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New Research Shows a Way Gay Couples Could Have Children Using Their Own DNA
Scientists conceptualize a potential avenue of creating an embryo with only male cells.
Remember that Arnold Schwarzenegger movie Junior where he was pregnant? Though it seemed hilarious and over-the-top at the time, scientists are actually close to making such a thing possible, sort of. Researchers at the University of Bath in the UK have opened up the possibility of an embryo using only male cells. Working with mice, they made a pseudo-embryo called a “parthenogenote.” This was an embryo created without sperm. The feat is performed by fooling an egg cell into thinking it’s been fertilized. Usually, a parthenogenote dies off after a few days. But here, scientists were able to fertilize them with a sperm cell, and inject each embryo into a female mouse.
30 healthy pups were born this way. An egg cell was used in each case. Through these experiments, researchers hypothesized that since the parthenogenote operated much like a skin cell, perhaps such a cell could be used, bypassing the egg altogether. If perfected, such a method could revolutionize fertility science, producing healthy humans without resorting to cloning, in a way that would be relatively easy and safe.
Scientists believe they have a way of creating an embryo with a skin cell serving as an egg.
Though colleagues have called the idea “speculative and fanciful,” they haven’t ruled the idea out. This would be a huge windfall for the gay community, as gay men could have children with their own genes, cutting out adoption or a surrogate. Another place where it could help is with couples where a woman’s fertility has been damaged beyond repair, say from a serious trauma, an operation where the ovaries were removed, or through cancer therapy such as chemo. Today, banking one’s eggs is an option. But outside of that there are few.
On another front, it could also help in zoology and preservation. Need to bring back a species, and only have a few males around? Collect some sperm and a few skin cells, and that creature is back in business. Lead scientist Tony Perry said that this breakthrough challenges the notion, held since the 19th century, that only an egg cell fertilized by sperm could produce mammalian offspring.
Still, this study only offers a proof-of-concept. Far more research would have to be done before we would see if this technique could actually yield healthy, human offspring. The method was said to have a 24% success rate, as it stands now. With cloning, it’s only one to two percent. So not only does it bypass the fears associated with human cloning, it might get a lot better results. The technique should also work with other kinds of cells. But more experiments will be needed to know for sure.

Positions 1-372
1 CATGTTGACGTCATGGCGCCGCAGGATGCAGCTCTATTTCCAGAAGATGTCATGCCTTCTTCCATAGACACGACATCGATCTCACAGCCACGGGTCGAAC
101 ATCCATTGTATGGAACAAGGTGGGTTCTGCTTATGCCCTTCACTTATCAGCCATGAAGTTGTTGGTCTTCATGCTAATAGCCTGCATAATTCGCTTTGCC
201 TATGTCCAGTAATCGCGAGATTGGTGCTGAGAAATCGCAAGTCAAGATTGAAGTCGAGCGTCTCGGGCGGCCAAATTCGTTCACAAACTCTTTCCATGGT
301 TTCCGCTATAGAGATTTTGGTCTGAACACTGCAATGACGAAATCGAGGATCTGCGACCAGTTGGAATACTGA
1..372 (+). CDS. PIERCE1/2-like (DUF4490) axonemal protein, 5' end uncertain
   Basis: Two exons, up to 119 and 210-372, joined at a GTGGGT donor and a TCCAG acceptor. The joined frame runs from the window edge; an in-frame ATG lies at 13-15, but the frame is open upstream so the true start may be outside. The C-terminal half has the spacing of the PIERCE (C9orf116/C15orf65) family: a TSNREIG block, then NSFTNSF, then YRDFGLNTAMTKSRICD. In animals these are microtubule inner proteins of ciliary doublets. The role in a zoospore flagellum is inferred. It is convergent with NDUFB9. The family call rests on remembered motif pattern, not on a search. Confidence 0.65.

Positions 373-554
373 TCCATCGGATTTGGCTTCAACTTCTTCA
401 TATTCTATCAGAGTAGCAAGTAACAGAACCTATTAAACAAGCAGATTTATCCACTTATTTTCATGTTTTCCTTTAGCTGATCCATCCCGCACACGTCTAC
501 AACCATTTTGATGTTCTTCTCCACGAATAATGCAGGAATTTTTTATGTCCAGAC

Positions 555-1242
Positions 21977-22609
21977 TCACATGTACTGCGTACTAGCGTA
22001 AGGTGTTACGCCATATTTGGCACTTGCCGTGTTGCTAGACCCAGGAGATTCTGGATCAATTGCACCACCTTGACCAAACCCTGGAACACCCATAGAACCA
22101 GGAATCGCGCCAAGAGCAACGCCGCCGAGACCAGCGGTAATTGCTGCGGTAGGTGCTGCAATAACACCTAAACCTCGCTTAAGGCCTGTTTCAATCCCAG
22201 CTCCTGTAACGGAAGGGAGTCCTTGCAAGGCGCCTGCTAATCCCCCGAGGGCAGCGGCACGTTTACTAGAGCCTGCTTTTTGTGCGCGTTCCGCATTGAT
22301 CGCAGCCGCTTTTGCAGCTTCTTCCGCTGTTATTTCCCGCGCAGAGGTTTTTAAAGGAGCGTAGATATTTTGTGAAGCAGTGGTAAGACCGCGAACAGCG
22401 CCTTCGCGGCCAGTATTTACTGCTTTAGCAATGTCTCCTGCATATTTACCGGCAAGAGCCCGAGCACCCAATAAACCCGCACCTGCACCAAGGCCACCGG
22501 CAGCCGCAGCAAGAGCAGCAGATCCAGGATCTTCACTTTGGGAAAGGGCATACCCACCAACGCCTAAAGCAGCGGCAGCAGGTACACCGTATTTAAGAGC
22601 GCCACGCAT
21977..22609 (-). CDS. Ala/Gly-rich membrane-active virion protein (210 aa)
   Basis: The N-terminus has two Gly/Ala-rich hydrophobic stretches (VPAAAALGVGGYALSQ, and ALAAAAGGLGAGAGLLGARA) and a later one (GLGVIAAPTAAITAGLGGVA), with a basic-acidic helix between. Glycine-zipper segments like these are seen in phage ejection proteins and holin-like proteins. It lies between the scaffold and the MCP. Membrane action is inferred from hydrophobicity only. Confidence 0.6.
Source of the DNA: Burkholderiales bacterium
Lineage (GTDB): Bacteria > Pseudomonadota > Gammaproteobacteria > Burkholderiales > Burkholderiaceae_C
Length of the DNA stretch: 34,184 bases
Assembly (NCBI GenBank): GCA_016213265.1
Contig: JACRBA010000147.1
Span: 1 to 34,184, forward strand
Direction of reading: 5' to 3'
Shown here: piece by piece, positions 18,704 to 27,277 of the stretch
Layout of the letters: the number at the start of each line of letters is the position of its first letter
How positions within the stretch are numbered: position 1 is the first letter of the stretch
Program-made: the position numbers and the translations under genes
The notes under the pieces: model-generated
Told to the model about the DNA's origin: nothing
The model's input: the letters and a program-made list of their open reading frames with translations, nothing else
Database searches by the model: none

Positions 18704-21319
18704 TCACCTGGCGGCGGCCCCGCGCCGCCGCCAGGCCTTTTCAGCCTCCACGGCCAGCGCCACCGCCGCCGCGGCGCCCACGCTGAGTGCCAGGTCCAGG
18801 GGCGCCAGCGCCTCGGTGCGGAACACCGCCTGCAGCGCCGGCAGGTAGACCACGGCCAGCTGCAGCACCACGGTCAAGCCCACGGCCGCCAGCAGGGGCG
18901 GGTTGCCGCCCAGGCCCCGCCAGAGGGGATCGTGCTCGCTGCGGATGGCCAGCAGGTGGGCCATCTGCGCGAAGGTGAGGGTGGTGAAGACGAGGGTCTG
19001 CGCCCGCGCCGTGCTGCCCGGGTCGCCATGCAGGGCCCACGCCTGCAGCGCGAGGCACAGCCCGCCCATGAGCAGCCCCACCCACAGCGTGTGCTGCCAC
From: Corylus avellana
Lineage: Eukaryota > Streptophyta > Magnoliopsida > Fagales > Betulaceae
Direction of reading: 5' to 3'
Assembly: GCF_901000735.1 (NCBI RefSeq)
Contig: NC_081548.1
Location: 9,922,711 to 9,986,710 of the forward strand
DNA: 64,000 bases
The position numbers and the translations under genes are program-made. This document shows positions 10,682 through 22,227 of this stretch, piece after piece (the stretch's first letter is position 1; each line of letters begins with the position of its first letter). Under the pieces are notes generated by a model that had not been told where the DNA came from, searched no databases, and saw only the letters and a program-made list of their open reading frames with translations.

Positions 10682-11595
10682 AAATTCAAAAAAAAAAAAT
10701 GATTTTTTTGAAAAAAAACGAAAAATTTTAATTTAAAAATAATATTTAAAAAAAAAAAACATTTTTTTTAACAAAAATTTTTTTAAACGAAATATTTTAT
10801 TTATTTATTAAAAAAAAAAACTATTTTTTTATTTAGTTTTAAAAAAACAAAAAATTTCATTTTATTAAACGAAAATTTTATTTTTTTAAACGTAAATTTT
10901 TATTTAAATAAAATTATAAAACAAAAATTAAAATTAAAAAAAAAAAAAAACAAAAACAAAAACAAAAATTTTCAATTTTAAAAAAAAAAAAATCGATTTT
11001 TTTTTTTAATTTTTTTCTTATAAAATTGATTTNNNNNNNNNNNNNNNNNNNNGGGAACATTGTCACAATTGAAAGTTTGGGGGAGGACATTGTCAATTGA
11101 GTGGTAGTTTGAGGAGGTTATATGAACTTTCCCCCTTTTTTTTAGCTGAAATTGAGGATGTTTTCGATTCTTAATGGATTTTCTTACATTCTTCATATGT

This could be a huge breakthrough for the gay male community. Couples could have children with only their genes.
Not all the talk surrounding this breakthrough was positive. Fertility pioneer and specialist Neeta Gerund had some misgivings. In the British newspaper The Telegraph she wrote that, although impressed with the science, she was upset about how the breakthrough was framed. The media portrayed it as a new development in the “battle of the sexes.” Instead of war, she called for unity. After all, isn’t fertility medicine about building families? She also cleverly asked who would gestate the developing embryo, if not a woman?
Though it could reignite the hope for some couples to have children, results from this breakthrough remains far off in the future, according to both Gerund and Perry. Gerund says that how such an embryo is impacted by environmental factors, such as diet and smoking, will take years to discern, alone. For a while at least, children will continue to be made the old fashion way, with a little boost from fertility science for those who need it.
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Construction of the $500 billion dollar tech city-state of the future is moving ahead.